A brain tumor can cause motor and language deficits that can persist even after it has been removed. The doctor is also the right address here. He will identify the link between failures and underlying disease and refer to healthcare professionals. Speech therapists, physiotherapists and ergotherapists are the right address for the patient in this context.

Treatment & Therapy

The treatment of a pilocytic astrocytoma depends on its location and the symptoms that occur. If the location is favorable, the tumor should definitely be removed. There is also a great chance of its complete extirpation here. If this succeeds, the disease will heal completely. However, sometimes the tumor is in such an unfavorable position that an operation is not possible. This often affects brainstem gliomas. Radiation is the method of choice here. In any case, inoperable tumors should be monitored by constant MRI examination. The same also applies to tumors that do not cause any symptoms.

With some tumors it is sufficient for a long time to puncture the fluid-filled cysts. The extensive cysts often take up the most space and have a disruptive effect on the neighboring tissue. Although the tumor is benign, it should be removed in the long term if possible because it can cause irreparable damage to neighboring tissue if it expands further.

The prognosis of pilocytic astrocytoma depends on several factors. These factors include location, rate of growth, general condition of the patient, and the possibility of complete extirpation. Once the tumor has been completely removed, recurrence is ruled out. Malignant degeneration is only extremely rarely to be expected with this type of tumor.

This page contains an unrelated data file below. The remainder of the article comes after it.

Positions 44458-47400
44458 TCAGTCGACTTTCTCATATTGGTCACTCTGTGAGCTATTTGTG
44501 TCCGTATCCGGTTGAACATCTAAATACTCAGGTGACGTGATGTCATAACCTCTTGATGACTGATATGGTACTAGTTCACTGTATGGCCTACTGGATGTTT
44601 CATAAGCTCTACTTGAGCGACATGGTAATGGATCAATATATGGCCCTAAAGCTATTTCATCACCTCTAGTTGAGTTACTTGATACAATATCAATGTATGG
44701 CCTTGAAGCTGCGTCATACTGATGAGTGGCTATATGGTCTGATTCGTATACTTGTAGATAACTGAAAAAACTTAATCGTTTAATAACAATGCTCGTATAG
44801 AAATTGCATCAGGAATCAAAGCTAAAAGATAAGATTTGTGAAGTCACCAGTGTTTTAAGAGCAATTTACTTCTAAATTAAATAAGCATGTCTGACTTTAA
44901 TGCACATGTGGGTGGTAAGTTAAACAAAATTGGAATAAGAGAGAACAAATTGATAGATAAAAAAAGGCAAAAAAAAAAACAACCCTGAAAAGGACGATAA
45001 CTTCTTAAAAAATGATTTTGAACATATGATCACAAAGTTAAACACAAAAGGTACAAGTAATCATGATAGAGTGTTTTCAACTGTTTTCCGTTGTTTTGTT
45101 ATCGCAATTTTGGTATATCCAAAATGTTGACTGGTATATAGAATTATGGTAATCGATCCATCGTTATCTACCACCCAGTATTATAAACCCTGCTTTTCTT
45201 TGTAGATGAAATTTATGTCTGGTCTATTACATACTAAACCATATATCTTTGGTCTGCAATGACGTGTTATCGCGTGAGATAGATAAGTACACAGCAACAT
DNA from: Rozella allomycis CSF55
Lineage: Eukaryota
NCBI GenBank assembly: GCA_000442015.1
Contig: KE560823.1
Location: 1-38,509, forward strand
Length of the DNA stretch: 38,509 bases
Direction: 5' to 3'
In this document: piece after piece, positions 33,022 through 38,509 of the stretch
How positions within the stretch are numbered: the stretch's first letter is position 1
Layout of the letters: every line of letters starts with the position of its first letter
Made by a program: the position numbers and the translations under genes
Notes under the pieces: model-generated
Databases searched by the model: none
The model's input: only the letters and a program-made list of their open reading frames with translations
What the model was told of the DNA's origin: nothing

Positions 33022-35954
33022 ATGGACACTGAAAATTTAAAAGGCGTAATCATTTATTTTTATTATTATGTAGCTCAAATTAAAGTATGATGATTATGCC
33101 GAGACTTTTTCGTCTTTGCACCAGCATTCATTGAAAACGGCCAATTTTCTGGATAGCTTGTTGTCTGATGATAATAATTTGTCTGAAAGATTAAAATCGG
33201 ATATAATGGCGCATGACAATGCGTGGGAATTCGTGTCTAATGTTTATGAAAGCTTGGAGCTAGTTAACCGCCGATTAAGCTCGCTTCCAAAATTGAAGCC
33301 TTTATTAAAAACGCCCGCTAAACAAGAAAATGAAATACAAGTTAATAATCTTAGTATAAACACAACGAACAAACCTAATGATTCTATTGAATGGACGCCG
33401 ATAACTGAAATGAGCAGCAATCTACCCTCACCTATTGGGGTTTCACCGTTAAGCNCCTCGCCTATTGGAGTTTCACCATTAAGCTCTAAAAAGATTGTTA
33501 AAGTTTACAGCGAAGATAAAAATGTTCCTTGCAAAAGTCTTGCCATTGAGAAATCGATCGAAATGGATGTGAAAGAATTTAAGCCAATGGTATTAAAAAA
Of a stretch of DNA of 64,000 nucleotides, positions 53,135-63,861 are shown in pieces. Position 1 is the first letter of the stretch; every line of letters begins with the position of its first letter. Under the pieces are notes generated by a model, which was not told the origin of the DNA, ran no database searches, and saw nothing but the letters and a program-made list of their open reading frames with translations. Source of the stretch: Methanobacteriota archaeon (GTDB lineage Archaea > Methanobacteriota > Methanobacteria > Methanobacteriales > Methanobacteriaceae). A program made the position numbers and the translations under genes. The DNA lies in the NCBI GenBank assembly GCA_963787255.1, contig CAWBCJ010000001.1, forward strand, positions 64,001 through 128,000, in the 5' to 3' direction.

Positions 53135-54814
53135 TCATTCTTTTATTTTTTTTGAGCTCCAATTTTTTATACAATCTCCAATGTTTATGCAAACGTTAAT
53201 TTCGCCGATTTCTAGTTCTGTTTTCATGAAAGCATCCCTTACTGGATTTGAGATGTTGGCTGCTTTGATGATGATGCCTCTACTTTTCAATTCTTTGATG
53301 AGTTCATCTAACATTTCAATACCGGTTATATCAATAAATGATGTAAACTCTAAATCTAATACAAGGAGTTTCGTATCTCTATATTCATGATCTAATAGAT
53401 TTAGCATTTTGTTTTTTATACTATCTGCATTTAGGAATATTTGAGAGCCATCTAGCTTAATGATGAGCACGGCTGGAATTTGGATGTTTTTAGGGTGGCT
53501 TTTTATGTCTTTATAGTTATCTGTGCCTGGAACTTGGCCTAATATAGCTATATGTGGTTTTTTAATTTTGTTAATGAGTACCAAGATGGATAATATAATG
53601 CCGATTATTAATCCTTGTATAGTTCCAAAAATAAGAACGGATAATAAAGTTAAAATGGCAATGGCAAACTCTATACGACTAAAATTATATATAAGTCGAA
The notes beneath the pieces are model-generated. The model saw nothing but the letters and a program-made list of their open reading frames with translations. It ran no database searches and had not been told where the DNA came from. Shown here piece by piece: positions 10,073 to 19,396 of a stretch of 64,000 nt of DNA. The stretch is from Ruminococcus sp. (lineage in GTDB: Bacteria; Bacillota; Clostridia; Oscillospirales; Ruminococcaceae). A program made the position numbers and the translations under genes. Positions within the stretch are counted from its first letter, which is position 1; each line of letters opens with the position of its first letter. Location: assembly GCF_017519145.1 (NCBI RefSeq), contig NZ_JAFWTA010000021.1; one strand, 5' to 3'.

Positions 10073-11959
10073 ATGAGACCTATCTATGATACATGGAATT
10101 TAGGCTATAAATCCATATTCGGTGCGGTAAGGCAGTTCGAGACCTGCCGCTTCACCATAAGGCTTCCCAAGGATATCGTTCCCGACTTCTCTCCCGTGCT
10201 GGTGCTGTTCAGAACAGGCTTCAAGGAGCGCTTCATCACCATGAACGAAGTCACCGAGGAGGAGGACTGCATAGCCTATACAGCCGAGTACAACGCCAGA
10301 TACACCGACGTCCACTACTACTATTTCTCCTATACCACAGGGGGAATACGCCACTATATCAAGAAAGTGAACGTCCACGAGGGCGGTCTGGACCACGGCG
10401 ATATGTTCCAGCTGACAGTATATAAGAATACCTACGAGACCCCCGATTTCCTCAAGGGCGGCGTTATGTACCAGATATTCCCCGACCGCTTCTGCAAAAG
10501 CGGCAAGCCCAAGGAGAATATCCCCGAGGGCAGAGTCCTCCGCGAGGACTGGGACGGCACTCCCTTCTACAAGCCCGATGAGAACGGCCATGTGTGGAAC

However, if the tumor cannot be completely removed, the residual tumor will grow again. But this also grows very slowly, so that even in these cases the long-term survival rate is very high. Only in the case of inoperable brainstem gliomas is the prognosis poor with a five-year survival rate of a maximum of 30 percent.

Outlook & Forecast

Pilocytic astrocytoma is a brain tumor that always requires close monitoring, whether it has been removed or just being observed. It is a benign, slow-growing tumor that usually has a much better prognosis than malignant brain tumors.

Still, there are complications that can make the prospect more negative. This involves growth over decades, which can lead to the mass gradually becoming too large. Therefore, removal of the often well-defined tumor is often the best option in terms of prospects, if the location of the brain tumor allows it.

The prognosis for pilocytic astrocytoma depends crucially on the location. If the tumor can be removed without affecting important structures, the prognosis is often very good. Conversely, the prospects are somewhat less favourable. The prognosis also depends on whether there is a recurrence after surgery.

Complications must also be included in the prognosis. If the tumor has led to deficits, these are not always completely reversible after the operation. The operation can also lead to limitations, for example in motor skills and speech. Good therapeutic care, for example from a physiotherapist or speech therapist, is also helpful for the patient in terms of future prospects.